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|Subject: Re: cremation||Date: 5/9/2000 3:55 PM|
|Author: Trini209||Number: 3870 of 20208|
My aunt seemed to be dying a year or so, and I flew out to California to be with her. While waiting for her to make up her mind whether to die or not, I looked up crematory, cremation, and any other related word I could think of in the yellow pages. I found several leads, and called them all. It was amazing how they differed in price. I finally found one where I could pre-register my aunt (in case she lingered past the time I flew East), and the charge would be about $700, payable after the event. It included picking up her body, the cremation, and our choice of either (1) sending me her ashes, or (2) having her ashes scattered over the pacific from a small plane, which made the trip whenever they had accumulated the ashes of about 20 people. Scattering ashes over the land, in California, is illegal.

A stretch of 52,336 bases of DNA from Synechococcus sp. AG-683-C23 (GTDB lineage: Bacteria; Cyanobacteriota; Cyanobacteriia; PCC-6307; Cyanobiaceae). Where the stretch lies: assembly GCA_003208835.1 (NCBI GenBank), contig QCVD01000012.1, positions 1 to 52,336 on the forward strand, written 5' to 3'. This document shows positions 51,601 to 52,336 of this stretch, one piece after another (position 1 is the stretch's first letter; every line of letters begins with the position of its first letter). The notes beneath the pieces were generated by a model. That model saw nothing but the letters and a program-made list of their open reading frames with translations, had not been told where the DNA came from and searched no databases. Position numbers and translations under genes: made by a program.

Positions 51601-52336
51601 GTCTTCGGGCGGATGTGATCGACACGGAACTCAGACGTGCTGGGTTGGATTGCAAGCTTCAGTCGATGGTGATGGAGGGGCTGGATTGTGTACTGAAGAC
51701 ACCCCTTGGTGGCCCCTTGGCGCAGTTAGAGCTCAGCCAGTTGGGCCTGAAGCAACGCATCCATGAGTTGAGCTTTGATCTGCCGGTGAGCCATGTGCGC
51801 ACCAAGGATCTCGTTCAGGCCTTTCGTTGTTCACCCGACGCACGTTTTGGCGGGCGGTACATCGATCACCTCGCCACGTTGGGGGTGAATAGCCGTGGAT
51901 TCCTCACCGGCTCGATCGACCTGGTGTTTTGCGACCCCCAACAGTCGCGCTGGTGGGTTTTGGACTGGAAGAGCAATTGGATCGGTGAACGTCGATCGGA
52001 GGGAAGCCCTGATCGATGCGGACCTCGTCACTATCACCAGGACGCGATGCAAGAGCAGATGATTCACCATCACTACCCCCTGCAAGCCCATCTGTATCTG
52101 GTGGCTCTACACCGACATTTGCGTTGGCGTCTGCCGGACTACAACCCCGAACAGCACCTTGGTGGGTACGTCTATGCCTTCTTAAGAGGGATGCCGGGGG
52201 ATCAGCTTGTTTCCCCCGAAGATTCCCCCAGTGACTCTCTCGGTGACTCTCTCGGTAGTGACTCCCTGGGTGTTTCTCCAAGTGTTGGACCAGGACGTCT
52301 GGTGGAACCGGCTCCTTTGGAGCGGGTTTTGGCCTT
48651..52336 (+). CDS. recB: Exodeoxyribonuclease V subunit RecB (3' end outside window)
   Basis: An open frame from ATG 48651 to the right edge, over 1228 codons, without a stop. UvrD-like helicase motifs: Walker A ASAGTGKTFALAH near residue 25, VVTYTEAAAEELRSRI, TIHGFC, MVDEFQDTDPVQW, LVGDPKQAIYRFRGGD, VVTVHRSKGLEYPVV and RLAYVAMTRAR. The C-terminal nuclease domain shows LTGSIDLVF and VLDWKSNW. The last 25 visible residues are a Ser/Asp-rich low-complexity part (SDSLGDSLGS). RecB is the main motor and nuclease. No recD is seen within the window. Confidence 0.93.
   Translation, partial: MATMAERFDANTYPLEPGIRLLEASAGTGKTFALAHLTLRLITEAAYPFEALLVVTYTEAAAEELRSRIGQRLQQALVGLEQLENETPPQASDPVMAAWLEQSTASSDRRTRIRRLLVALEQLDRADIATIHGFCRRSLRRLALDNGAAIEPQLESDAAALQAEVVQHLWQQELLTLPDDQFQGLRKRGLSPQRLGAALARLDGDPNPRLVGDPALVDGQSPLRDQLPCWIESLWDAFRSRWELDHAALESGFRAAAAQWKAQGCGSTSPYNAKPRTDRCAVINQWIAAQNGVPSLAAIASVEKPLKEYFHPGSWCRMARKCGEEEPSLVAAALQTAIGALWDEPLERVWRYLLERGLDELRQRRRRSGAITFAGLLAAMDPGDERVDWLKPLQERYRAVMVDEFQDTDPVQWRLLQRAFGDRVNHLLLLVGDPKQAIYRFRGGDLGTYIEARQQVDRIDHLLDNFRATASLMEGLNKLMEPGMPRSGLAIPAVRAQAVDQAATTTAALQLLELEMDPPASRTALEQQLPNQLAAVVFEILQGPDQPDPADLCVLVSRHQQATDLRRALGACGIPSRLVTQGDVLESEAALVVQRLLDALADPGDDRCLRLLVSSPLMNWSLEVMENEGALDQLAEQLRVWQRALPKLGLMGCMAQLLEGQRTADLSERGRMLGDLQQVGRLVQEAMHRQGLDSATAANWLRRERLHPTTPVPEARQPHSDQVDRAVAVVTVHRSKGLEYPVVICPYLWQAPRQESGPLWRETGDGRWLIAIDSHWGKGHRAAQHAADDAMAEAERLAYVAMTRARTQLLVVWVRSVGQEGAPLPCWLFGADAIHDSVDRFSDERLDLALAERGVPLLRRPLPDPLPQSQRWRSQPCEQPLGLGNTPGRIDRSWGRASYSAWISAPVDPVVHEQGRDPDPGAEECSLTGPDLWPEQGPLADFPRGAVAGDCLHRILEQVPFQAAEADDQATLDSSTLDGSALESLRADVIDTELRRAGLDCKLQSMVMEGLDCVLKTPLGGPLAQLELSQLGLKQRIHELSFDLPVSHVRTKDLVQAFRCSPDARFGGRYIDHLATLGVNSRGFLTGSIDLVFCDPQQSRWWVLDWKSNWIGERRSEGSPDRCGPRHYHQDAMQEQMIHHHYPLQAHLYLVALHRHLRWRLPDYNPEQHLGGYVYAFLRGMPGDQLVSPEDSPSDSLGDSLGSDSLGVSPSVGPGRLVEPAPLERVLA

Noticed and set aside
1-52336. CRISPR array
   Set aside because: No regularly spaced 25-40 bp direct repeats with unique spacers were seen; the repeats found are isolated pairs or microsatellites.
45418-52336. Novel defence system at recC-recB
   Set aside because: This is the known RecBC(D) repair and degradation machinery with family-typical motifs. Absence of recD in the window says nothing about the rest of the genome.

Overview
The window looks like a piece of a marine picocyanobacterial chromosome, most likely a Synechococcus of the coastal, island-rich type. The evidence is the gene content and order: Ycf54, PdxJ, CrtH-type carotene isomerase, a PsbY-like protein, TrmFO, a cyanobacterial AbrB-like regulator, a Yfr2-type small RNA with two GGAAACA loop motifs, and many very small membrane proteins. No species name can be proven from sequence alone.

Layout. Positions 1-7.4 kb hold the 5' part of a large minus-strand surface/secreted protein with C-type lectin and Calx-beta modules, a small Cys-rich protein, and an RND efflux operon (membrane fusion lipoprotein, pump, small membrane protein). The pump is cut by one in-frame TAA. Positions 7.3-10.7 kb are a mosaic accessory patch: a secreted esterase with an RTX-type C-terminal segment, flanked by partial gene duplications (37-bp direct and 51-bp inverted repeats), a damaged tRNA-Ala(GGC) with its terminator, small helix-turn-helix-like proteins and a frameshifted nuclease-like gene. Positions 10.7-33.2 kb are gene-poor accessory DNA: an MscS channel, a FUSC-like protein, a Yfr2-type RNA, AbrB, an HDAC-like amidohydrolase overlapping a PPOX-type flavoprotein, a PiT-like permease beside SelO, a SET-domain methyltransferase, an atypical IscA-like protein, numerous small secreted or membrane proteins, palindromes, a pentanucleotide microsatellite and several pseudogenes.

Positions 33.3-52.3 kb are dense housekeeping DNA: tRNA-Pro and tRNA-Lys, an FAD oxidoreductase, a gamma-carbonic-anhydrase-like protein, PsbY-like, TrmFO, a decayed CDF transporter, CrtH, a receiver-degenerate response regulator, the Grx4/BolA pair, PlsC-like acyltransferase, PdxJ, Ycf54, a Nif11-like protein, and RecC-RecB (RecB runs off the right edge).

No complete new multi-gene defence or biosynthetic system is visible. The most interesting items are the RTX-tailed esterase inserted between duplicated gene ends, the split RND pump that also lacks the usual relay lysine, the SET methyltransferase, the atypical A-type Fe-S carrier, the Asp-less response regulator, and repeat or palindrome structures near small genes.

My aunt is still alive and kicking.
My parents died in New York, and we scattered their ashes in a field behind their home, with their favorite view of the mountains in sight.
My in-laws died a few years apart, and were cremated. we saved the ashes of my FIL until my MIL died, mingled their ashes, and planted a tree, placing their ashes under the roots.
Rules and costs vary from state to state. It's a good idea to do a little research now, instead of waiting till you're grieving and unable to make clear choices. If you deal with a funeral parlor, they must pay the crematory. If "direct cremation" is available where your parents live, tyou deal directly with the crematorium, and the costs may be lower.
There are lots of lovely, dignified ways you can say goodby to a loved one without spending a fortune. Plant a tree. Gather old friends and allow anyone there to tell a favorite story about the deceased. Ask for friends not to send flowers, but to donate to the deceased favorite charity instead. Take the money you would have spent on an expensive casket, gravestone, etc. and fund a scholarship. You'll figure out something.
I like that you're discussing this with your parents now, before they die. We could all take a lesson from this.
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